contentDigest MD5 hash, keeping your code focused on data gathering,
Gatsby source plugins not only create nodes, they also create relationships between nodes that are exposed to GraphQL queries.
There are two ways of adding node relationships in Gatsby: (1) transformations (parent-child) or (2) foreign-key based.
An example of a transformation relationship is the
gatsby-transformer-remark plugin, which transforms a parent
File node’s markdown string into a
MarkdownRemark node. The Remark transformer plugin adds its newly created child node as a child of the parent node using the action
createParentChildLink. Transformation relationships are used when a new node is completely derived from a single parent node. E.g. the markdown node is derived from the parent
File node and wouldn’t ever exist if the parent
File node hadn’t been created.
Because all children nodes are derived from their parent, when a parent node is deleted or changed, Gatsby deletes all of the child nodes (and their child nodes, and so on) with the expectation that they’ll be recreated again by transformer plugins. This is done to ensure there are no nodes left over that were derived from older versions of data but shouldn’t exist any longer.
Creating the transformation relationship
In order to create a parent/child relationship, when calling
createNode for the child node, the new node object that is passed in should have a
parent key with the value set to the parent node’s
id. After this, call the
createParentChildLink function exported inside
Here’s the above example from the
gatsby-transformer-remark source plugin.
Here’s another example from the
gatsby-transformer-sharp source plugin.
An example of a foreign-key relationship would be a Post that has an Author.
In this relationship, each object is a distinct entity that exists whether or not the other does, with independent schemas, and field(s) on each entity that reference the other entity — in this case the Post would have an Author, and the Author might have Posts. The API of a service that allows complex object modelling, for example a CMS, will often allow users to add relationships between entities and expose them through the API.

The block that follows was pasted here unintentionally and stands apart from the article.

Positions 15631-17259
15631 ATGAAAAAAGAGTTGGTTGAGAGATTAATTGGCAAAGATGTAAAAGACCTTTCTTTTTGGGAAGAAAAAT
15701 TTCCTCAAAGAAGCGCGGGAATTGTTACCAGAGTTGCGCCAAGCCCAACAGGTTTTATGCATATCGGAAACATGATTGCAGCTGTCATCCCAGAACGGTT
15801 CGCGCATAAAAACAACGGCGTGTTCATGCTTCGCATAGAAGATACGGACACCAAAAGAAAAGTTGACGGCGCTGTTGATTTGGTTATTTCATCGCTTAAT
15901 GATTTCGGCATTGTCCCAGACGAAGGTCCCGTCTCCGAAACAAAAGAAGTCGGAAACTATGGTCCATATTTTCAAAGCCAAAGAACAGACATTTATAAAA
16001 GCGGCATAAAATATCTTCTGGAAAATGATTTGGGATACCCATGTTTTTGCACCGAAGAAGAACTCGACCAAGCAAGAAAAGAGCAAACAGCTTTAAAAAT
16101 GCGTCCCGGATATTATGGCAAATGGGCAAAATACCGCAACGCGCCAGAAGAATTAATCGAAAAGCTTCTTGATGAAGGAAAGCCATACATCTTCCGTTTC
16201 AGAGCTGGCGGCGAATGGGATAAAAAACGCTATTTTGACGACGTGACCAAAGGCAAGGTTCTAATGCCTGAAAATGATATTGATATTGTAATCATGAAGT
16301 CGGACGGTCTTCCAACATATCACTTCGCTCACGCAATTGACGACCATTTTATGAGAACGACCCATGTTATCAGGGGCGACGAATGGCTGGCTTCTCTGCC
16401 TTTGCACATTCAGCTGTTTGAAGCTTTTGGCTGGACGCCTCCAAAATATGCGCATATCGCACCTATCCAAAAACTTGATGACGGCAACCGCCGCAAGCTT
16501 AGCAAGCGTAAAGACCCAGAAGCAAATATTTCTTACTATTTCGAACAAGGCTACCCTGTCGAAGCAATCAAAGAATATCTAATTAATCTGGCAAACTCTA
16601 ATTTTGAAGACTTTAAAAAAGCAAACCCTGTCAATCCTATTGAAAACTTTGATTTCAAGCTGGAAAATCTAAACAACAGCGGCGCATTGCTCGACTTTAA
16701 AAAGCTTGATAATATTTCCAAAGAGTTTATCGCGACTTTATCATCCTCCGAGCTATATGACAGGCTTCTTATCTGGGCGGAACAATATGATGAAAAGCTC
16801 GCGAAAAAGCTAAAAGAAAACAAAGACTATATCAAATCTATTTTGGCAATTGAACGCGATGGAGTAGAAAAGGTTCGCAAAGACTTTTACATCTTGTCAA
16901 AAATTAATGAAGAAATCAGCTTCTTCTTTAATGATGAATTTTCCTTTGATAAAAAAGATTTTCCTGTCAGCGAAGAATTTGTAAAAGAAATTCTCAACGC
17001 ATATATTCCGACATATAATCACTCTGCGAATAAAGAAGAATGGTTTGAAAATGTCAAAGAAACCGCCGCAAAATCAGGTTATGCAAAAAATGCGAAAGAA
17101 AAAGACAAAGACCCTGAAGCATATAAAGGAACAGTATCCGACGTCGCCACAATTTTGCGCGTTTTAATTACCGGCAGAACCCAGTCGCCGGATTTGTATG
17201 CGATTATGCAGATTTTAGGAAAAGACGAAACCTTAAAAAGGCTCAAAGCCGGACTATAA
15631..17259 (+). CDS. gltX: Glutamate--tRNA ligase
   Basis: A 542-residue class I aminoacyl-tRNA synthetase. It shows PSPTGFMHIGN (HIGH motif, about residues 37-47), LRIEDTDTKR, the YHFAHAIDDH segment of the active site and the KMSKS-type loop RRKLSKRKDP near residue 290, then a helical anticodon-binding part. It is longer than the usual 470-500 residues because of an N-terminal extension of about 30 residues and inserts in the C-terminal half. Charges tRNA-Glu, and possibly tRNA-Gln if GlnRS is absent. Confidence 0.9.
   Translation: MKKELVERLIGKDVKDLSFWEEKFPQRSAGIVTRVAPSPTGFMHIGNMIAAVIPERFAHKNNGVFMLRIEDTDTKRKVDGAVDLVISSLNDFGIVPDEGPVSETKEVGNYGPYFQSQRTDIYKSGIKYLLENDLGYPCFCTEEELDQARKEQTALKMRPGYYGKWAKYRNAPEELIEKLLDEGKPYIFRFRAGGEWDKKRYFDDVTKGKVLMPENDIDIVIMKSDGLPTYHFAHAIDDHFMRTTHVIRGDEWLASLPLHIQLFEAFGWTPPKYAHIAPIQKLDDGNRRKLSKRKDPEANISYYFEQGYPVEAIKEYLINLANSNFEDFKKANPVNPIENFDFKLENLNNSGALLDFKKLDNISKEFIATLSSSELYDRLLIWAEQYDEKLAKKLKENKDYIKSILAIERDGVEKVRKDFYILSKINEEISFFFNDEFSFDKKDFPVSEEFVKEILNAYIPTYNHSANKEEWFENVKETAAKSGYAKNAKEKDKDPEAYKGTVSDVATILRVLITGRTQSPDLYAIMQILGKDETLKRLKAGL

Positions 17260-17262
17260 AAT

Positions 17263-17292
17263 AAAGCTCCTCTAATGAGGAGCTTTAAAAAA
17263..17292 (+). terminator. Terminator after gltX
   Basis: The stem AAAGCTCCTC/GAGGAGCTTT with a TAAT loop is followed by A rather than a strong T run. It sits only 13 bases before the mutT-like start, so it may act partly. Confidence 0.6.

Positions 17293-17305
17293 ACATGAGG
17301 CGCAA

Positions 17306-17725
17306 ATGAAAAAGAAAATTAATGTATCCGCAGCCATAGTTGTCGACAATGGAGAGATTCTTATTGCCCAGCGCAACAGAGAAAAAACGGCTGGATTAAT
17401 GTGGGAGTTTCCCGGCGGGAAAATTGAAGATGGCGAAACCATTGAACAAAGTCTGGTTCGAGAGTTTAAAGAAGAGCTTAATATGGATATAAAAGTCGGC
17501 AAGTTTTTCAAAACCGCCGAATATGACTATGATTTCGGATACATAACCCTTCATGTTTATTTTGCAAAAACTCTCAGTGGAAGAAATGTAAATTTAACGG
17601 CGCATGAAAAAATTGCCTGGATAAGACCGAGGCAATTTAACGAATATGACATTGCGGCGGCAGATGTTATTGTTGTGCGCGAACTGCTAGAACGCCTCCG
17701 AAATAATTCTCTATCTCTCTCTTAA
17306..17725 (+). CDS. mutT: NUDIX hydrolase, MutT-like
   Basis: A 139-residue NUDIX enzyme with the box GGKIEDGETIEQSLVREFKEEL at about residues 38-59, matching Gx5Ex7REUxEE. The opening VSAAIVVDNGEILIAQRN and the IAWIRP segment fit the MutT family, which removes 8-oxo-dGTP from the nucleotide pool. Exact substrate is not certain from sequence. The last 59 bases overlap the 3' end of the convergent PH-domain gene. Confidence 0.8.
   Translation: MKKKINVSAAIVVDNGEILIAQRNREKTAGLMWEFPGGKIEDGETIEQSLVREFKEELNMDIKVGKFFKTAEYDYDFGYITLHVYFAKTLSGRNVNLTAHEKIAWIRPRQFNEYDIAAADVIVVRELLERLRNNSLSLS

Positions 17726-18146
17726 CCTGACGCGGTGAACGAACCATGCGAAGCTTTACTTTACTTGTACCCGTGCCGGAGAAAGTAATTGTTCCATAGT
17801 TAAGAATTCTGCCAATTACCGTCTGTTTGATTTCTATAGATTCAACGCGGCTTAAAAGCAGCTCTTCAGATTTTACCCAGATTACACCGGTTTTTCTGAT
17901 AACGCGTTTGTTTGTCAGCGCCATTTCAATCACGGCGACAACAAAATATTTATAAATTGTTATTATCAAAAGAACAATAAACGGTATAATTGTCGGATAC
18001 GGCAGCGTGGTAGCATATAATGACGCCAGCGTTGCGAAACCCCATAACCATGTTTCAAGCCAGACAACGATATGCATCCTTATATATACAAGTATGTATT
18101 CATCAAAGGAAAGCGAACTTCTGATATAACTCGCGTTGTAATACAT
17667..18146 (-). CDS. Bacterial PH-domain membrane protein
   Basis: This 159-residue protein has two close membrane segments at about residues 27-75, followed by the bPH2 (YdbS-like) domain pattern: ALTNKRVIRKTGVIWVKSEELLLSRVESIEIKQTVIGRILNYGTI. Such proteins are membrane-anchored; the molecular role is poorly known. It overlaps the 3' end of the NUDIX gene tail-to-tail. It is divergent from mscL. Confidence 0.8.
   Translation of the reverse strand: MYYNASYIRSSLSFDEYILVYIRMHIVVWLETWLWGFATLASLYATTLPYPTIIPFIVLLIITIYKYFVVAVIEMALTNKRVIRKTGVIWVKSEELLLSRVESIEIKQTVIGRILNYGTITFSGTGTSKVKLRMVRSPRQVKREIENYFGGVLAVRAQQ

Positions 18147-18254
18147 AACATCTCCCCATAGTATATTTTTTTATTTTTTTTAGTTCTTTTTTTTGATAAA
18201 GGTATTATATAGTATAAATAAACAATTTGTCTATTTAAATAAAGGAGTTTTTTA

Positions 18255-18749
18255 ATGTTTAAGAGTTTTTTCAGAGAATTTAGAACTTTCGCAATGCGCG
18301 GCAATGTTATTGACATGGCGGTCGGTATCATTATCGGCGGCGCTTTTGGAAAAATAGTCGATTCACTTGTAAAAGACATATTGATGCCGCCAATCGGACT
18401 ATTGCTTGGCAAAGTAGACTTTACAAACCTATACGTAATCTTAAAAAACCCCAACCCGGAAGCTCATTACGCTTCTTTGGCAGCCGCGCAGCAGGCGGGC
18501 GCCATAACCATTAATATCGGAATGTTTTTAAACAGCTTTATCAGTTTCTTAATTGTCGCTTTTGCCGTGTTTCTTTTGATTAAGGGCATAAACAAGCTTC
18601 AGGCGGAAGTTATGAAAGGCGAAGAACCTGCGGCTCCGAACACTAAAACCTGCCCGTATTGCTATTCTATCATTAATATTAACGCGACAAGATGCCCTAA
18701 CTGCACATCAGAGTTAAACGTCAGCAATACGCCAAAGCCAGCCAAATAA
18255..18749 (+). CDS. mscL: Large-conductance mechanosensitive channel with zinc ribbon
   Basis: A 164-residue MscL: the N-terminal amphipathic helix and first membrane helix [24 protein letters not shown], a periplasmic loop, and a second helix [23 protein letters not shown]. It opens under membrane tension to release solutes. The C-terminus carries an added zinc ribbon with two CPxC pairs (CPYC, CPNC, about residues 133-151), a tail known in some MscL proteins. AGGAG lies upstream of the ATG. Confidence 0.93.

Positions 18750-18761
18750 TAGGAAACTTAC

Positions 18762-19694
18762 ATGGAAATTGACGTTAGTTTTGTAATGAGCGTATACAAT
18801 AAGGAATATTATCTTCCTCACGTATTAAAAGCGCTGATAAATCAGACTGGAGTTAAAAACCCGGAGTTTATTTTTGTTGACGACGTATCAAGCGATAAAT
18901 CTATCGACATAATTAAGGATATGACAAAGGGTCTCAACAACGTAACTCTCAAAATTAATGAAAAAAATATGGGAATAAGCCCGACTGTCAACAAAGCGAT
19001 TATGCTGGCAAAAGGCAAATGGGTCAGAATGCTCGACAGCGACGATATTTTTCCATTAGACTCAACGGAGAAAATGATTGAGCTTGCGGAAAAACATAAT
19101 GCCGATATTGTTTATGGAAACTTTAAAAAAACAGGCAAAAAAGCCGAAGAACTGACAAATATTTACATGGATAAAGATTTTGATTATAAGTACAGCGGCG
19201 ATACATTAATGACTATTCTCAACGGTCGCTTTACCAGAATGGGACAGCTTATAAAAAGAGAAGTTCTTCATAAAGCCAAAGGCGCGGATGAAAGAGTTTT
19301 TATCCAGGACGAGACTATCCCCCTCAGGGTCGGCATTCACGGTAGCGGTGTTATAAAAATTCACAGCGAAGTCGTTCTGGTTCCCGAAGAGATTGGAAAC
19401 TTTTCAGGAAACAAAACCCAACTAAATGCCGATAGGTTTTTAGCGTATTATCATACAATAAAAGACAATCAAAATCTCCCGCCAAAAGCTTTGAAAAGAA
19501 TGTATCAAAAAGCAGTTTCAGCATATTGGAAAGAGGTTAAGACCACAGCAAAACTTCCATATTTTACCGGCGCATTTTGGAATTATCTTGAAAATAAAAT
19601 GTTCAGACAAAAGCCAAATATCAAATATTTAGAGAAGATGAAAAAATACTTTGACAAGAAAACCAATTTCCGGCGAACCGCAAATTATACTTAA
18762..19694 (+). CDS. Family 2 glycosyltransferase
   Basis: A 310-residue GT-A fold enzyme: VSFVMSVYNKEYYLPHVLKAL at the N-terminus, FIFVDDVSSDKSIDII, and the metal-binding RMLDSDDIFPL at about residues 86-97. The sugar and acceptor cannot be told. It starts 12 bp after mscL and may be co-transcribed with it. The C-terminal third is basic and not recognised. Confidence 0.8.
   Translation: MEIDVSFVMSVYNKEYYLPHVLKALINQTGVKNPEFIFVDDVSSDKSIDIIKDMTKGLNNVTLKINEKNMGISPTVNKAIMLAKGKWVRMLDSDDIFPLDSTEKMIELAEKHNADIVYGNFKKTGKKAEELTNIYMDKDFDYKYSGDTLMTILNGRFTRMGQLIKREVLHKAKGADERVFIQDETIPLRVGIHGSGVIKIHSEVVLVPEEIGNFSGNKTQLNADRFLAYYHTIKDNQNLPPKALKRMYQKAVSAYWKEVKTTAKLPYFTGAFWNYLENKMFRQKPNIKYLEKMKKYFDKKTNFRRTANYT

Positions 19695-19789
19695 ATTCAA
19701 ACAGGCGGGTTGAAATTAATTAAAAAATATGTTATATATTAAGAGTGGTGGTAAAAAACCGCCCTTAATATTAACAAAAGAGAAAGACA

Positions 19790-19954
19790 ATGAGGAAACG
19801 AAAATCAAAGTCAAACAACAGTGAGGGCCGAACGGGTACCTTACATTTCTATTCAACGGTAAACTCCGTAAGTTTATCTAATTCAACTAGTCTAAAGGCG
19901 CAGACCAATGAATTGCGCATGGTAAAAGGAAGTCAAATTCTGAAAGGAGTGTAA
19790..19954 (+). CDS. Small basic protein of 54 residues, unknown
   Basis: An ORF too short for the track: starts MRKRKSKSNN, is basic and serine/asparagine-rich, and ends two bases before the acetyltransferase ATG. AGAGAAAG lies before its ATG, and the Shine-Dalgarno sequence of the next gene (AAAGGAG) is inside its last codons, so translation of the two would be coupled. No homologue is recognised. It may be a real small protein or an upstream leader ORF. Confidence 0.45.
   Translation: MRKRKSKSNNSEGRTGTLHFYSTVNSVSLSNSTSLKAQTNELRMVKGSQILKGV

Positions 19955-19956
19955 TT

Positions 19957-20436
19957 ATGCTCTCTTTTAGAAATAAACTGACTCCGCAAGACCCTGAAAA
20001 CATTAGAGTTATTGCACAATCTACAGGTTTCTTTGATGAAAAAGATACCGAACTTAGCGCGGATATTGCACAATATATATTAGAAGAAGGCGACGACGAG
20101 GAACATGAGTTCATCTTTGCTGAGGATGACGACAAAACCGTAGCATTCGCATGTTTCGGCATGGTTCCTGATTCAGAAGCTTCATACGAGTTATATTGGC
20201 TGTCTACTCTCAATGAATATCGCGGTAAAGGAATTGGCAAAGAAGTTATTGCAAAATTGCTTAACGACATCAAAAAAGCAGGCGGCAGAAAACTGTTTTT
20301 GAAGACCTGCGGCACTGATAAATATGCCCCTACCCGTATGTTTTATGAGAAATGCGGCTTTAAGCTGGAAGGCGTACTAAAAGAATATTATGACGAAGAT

When an object node is deleted, Gatsby does not delete any referenced entities. When using foreign-key references, it’s a source plugin’s responsibility to clean up any dangling entity references.
Suppose you want to create a relationship between Posts and Authors, and you want to call the field
Before you pass the Post object and Author object into
createNode and create the respective nodes, you need to create a field called
author___NODE on the Post object to hold the relationship to Authors. The value of this field should be the node ID of the Author.
It’s often convenient for querying to add to the schema backwards references. For example, you might want to query the Author of a Post but you might also want to query all the posts an author has written.
If you want to call this field on
posts, you would create a field called
posts___NODE to hold the relationship to Posts. The value of this field should be an array of Post IDs.
Here’s an example from the WordPress source plugin.
When creating fields linking to an array of nodes, if the array of IDs are all of the same type, the relationship field that is created will be of this type. If the linked nodes are of different types; the field will turn into a union type of all types that are linked. See the GraphQL documentation on how to query union types.